• Losing weight
  • Pelvic floor muscle exercises
  • Bladder training
  • Scheduled urination
  • Intermittent catheterization

Through losing weight, strengthening the pelvic floor muscles, and sticking to a urination schedule, you will likely notice lessened symptoms of overactive bladder. There are also medications that a urology specialist may prescribe. These medications reduce urge incontinence and relieve other symptoms of overactive bladder.

Other Treatment Options

Depending on the cause of your overactive bladder, your doctor may recommend another form of treatment. For example, Botox can be injected into the bladder to partially paralyze the bladder muscles. Studies have shown that Botox is effective in reducing severe urge incontinence. Injections can last up to five months and need to be repeated for a continuous effect.

Another treatment option is nerve stimulation. This treatment regulates the nerve impulses that are sent to the bladder with a thin wire placed close to the sacral nerves, which send signals to your bladder.

If the treatment is successful, a permanent electrode can be implanted in the body, along with a battery-powered pulse generator. This is very similar to how a pacemaker keeps a heart beating.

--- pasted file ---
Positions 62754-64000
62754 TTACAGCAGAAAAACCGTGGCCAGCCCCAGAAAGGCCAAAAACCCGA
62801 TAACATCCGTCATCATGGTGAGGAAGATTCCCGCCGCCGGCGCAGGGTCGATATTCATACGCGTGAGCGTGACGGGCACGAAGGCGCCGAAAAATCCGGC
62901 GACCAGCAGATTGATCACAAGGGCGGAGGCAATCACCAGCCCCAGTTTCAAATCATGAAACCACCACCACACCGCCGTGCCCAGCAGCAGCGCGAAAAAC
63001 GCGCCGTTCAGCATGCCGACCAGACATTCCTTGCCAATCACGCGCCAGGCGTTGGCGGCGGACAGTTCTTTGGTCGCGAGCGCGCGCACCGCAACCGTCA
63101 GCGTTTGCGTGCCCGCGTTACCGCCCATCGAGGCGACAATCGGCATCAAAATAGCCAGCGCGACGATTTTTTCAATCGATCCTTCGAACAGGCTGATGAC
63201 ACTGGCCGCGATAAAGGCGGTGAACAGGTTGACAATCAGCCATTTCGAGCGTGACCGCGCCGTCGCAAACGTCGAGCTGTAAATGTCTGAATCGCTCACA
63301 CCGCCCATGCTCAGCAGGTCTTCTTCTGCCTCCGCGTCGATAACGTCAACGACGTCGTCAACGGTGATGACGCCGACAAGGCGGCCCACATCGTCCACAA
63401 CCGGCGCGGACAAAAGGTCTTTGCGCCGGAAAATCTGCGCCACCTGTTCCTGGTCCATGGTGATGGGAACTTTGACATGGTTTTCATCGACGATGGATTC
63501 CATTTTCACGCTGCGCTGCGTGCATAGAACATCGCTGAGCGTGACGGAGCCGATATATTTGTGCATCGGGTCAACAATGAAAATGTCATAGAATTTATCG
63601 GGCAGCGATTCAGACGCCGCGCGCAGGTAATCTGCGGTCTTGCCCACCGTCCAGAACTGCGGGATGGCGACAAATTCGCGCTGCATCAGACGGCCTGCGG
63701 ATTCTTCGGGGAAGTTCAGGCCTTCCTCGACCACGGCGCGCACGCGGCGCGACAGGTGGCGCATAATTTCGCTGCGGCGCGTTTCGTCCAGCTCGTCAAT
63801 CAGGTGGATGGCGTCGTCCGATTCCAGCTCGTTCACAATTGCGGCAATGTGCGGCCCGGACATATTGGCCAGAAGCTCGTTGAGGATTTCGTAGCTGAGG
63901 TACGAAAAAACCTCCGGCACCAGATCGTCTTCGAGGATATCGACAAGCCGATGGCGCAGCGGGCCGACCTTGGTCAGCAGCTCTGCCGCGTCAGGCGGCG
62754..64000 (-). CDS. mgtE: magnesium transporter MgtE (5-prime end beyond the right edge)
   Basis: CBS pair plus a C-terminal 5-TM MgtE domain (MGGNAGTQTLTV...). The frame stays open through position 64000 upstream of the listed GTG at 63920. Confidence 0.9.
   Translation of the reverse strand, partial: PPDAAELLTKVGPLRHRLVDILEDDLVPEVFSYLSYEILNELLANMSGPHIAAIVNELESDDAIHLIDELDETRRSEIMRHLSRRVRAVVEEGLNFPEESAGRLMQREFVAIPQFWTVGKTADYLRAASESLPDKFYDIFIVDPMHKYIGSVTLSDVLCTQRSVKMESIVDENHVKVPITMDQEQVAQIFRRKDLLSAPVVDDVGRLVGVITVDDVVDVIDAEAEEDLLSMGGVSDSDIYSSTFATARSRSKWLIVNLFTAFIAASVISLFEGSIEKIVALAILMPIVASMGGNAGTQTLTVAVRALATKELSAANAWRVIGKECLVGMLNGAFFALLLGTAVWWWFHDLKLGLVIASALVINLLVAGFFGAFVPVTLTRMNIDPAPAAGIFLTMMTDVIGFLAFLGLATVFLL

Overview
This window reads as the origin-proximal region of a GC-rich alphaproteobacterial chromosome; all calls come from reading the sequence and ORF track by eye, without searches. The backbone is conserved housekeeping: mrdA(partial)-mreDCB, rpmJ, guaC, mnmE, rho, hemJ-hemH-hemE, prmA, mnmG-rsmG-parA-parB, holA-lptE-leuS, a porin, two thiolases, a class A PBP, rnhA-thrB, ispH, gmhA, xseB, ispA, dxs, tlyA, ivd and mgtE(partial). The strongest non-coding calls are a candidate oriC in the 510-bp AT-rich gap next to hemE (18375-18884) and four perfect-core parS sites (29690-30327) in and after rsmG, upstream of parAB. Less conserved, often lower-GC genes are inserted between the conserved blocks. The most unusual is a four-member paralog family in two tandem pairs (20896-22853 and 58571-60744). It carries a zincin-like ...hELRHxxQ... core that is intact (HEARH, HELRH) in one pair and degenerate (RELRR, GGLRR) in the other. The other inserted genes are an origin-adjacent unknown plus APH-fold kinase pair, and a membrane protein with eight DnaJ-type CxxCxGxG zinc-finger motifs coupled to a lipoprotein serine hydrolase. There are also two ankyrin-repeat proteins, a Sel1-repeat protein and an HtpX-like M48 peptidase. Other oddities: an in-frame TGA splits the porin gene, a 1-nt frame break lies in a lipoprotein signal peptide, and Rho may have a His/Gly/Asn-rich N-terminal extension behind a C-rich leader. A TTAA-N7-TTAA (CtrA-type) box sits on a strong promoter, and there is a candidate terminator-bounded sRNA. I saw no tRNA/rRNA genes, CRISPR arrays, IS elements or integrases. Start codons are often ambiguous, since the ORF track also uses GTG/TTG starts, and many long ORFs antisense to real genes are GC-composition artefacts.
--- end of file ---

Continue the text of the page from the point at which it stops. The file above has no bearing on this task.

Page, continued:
In the event that your overactive bladder symptoms don't respond well to other treatments, surgery is a last-resort option. Surgery can be used to increase bladder capacity by using pieces of the bowel to replace a piece of the bladder.

Surgery can also be used to remove the bladder entirely. In this instance, a replacement bladder known as a neobladder can be placed in the body.

Need a Urologist? Choose Crystal Run Healthcare

We know that talking about an overactive bladder can be embarrassing, but, with the help of a trusted urologist, you can get the treatment you need to make overactive bladder a health problem of the past.

Our urology team at Crystal Run Healthcare not only offers treatment for overactive bladder, we’re also experienced in other common conditions, including kidney stones, enlarged prostate, urinary infections, and other health complications.

Use our website to find a local urologist in your area so that you can get the treatment you need to get back to your normal everyday life.